As the first long-term highway authority since 2005, MAP-21 - Commercial Motor Vehicle Safety Enhancement Act of 2012 has one provision that addresses the requirement for a broker license from the FMCSA for motor carriers who are also acting as brokers.
The provision amends 49 United States Code 13902 by adding "Separate Registration Required - A motor carrier may not broker transportation services unless the motor carrier has registered as a broker under this chapter."
Exactly when a motor carrier also needs a broker license is causing some confusion.
A for-hire motor carrier may accept freight from customers and transport that freight under the carrier's own USDOT number and MC Number/For-Hire Authority. In this case, the motor carrier does not need a broker license because the carrier accepting the freight is also transporting the freight.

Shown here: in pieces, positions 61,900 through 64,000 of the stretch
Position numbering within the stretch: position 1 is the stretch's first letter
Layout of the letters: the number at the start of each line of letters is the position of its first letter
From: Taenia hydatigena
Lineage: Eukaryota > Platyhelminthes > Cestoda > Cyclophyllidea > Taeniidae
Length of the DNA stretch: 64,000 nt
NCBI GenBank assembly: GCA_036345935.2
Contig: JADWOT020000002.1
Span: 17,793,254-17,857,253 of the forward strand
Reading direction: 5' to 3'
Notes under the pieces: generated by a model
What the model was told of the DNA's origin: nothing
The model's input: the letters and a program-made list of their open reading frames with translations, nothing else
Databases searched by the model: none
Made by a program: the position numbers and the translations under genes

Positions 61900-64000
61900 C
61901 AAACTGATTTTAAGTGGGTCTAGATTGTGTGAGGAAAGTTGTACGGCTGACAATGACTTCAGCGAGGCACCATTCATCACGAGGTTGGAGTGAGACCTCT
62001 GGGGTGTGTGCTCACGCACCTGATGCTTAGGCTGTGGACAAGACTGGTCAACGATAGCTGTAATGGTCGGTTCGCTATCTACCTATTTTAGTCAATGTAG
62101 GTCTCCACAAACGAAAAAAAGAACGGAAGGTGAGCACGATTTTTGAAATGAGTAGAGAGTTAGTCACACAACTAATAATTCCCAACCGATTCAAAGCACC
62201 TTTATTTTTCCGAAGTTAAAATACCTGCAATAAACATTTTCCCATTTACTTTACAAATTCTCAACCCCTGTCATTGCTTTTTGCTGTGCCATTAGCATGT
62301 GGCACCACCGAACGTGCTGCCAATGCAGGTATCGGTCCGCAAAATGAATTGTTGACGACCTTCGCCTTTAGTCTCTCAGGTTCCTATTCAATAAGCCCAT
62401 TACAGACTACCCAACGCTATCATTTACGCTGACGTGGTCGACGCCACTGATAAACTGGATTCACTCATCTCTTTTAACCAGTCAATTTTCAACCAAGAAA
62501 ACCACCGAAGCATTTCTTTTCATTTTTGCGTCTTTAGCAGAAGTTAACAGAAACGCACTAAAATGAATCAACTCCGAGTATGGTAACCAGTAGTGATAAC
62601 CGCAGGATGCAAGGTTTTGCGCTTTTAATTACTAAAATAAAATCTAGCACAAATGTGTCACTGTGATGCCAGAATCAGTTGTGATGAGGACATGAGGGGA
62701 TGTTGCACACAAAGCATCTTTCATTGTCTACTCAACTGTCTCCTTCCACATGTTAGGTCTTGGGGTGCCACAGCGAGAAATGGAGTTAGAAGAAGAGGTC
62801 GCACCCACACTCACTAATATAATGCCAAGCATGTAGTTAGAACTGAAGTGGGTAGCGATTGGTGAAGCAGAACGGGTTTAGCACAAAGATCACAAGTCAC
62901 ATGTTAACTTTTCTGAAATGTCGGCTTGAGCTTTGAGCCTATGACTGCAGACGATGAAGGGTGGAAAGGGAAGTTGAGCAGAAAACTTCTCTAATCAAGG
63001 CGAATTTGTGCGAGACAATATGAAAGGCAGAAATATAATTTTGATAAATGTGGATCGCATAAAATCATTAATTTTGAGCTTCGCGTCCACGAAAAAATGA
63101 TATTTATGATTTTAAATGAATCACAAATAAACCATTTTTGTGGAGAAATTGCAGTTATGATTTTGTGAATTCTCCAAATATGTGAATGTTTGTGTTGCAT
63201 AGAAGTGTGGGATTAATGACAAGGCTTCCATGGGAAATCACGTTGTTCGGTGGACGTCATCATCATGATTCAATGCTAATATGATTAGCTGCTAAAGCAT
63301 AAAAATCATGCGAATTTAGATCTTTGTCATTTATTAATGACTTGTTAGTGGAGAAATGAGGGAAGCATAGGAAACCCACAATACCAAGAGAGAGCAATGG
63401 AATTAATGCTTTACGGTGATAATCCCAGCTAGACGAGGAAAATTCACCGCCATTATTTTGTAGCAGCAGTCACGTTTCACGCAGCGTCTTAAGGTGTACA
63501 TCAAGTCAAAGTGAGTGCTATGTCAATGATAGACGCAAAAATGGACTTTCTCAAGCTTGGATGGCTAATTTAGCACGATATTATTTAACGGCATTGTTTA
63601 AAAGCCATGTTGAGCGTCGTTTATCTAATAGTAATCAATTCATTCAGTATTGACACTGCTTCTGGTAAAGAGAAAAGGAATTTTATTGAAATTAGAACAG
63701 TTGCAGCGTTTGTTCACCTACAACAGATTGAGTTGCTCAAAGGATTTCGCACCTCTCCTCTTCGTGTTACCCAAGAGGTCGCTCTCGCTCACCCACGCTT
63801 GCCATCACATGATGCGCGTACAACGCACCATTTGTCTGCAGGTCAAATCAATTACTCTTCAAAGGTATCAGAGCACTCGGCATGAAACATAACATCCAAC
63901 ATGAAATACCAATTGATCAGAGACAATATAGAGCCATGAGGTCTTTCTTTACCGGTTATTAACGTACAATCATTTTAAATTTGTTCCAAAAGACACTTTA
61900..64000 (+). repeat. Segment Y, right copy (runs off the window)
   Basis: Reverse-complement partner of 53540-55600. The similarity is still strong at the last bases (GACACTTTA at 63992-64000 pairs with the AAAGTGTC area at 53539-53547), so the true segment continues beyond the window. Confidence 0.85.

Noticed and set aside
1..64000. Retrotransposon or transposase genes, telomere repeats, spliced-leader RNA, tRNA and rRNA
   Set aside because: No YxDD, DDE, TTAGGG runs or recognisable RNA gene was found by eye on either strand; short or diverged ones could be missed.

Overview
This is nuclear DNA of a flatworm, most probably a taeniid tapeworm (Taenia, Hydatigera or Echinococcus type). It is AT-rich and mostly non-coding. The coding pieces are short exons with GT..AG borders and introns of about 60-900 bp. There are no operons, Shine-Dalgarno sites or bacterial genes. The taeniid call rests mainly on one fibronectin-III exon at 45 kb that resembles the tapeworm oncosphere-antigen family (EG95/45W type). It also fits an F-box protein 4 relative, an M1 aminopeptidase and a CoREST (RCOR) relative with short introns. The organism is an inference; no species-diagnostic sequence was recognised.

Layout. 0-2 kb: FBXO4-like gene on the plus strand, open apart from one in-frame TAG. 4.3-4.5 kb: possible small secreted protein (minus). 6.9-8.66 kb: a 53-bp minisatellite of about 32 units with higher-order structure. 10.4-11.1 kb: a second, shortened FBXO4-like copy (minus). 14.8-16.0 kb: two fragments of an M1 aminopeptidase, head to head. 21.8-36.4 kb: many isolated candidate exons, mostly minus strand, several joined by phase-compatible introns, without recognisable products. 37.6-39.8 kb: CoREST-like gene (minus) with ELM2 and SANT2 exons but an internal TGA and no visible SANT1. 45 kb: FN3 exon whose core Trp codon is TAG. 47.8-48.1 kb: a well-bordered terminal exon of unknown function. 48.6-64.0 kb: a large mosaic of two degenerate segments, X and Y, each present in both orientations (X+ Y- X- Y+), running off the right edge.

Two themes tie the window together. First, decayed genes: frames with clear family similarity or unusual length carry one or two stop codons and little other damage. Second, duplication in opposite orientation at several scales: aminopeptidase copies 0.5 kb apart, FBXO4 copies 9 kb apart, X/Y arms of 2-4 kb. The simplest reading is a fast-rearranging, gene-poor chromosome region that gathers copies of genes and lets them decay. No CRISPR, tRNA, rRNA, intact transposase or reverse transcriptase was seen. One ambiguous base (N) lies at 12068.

A company that also has a private carrier fleet (transporting their own goods in their own vehicles in furtherance of a primary business that is not trucking) may contract with a for-hire carrier to transport their goods. A broker license is not required because the company owns the goods and is simply hiring the carrier to transport their goods.
However, if a for-hire motor carrier accepts a load to transport and then gives the load to another authorized carrier, the first carrier is acting as a broker and must have a broker license. The first carrier is "arranging" the transportation of the freight rather than acting as a carrier and actually transporting the load.
A broker license is required only when a motor carrier accepts a load and then hires another motor carrier to perform the transportation.
Basically, a broker arranges, for compensation, the truck transportation of cargo belonging to others, utilizing authorized for-hire carriers to provide the actual truck transportation. For an entity to function as a broker, FMCSA broker authority is required, and a designation of process agents (BOC-3) and bond must be on file.
New bond requirement - Another provision in MAP 21 requires brokers to have $75,000 bond, an increase from the current $10,000 ($25,000 household goods carrier brokers). The FMCSA intends to enforce this provision October 1, 2013
Source: J.J. Keller